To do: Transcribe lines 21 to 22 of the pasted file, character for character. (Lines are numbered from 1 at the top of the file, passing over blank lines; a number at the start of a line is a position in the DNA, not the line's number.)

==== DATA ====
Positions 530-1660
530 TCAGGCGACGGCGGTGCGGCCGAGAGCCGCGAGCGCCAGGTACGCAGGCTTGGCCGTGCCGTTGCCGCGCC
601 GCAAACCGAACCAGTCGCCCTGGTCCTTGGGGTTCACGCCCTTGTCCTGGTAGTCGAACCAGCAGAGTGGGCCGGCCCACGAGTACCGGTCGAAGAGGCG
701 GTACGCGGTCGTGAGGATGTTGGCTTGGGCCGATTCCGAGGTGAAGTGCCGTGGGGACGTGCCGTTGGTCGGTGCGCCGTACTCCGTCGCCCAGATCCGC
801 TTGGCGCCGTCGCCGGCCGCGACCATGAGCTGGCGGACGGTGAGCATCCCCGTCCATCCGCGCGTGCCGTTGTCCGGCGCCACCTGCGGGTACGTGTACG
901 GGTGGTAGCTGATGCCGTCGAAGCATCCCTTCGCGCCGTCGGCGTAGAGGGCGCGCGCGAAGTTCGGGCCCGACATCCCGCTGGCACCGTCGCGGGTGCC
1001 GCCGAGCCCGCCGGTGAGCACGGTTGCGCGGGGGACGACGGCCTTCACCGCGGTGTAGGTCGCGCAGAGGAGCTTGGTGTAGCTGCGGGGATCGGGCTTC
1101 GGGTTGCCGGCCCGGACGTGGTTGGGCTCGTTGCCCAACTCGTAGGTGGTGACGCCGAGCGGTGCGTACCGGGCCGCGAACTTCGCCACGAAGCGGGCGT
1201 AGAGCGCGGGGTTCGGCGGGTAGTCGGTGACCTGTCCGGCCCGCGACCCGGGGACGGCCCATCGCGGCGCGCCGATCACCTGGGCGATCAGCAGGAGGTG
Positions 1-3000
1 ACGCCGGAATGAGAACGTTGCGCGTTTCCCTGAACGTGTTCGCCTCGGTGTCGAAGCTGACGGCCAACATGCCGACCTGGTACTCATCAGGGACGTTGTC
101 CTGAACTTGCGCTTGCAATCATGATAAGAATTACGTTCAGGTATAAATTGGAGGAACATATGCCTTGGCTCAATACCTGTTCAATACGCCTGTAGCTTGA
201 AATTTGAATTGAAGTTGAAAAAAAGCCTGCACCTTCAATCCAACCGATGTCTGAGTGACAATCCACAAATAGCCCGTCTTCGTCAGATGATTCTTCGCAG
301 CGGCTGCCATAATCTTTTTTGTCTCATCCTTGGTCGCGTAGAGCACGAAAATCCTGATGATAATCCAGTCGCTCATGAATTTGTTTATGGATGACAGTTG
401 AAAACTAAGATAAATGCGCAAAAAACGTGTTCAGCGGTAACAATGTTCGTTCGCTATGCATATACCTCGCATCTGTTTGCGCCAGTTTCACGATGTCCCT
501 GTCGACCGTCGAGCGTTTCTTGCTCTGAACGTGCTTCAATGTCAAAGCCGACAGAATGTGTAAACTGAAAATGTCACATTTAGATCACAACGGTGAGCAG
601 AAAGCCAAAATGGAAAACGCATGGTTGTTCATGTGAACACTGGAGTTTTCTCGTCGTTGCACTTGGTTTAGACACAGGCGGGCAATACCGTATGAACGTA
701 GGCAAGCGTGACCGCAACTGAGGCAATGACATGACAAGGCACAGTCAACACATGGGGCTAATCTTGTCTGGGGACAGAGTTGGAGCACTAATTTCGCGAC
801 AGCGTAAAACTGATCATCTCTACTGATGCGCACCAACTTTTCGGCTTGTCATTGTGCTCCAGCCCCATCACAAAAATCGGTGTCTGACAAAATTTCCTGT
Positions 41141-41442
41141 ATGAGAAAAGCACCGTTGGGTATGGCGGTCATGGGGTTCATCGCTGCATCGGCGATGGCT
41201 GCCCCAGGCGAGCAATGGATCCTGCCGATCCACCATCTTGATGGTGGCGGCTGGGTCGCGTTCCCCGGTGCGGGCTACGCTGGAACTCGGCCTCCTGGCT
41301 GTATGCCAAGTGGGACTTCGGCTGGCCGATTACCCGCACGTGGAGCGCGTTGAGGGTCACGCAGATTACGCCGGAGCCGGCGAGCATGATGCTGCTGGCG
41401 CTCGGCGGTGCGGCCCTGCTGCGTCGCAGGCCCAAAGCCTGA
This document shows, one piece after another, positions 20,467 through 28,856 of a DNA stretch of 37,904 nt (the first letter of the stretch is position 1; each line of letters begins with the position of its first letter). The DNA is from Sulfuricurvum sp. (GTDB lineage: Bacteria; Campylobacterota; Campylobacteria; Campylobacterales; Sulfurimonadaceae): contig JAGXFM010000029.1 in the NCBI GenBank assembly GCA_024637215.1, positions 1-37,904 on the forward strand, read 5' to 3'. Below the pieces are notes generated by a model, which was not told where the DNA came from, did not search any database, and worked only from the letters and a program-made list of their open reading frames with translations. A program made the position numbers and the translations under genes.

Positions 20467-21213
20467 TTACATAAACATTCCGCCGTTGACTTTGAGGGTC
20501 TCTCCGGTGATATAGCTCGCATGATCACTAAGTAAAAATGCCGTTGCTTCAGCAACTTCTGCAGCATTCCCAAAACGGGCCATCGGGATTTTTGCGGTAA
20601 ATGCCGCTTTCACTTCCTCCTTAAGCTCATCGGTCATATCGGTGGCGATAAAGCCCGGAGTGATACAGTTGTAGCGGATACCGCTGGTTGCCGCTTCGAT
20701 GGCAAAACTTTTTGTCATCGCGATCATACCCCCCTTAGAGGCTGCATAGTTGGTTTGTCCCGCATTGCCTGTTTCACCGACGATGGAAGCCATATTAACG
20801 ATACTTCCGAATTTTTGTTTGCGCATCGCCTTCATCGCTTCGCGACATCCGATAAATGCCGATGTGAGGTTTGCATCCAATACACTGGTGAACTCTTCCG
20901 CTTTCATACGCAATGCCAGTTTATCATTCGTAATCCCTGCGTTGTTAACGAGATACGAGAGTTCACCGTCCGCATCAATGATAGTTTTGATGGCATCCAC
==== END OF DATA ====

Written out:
41141 ATGAGAAAAGCACCGTTGGGTATGGCGGTCATGGGGTTCATCGCTGCATCGGCGATGGCT
41201 GCCCCAGGCGAGCAATGGATCCTGCCGATCCACCATCTTGATGGTGGCGGCTGGGTCGCGTTCCCCGGTGCGGGCTACGCTGGAACTCGGCCTCCTGGCT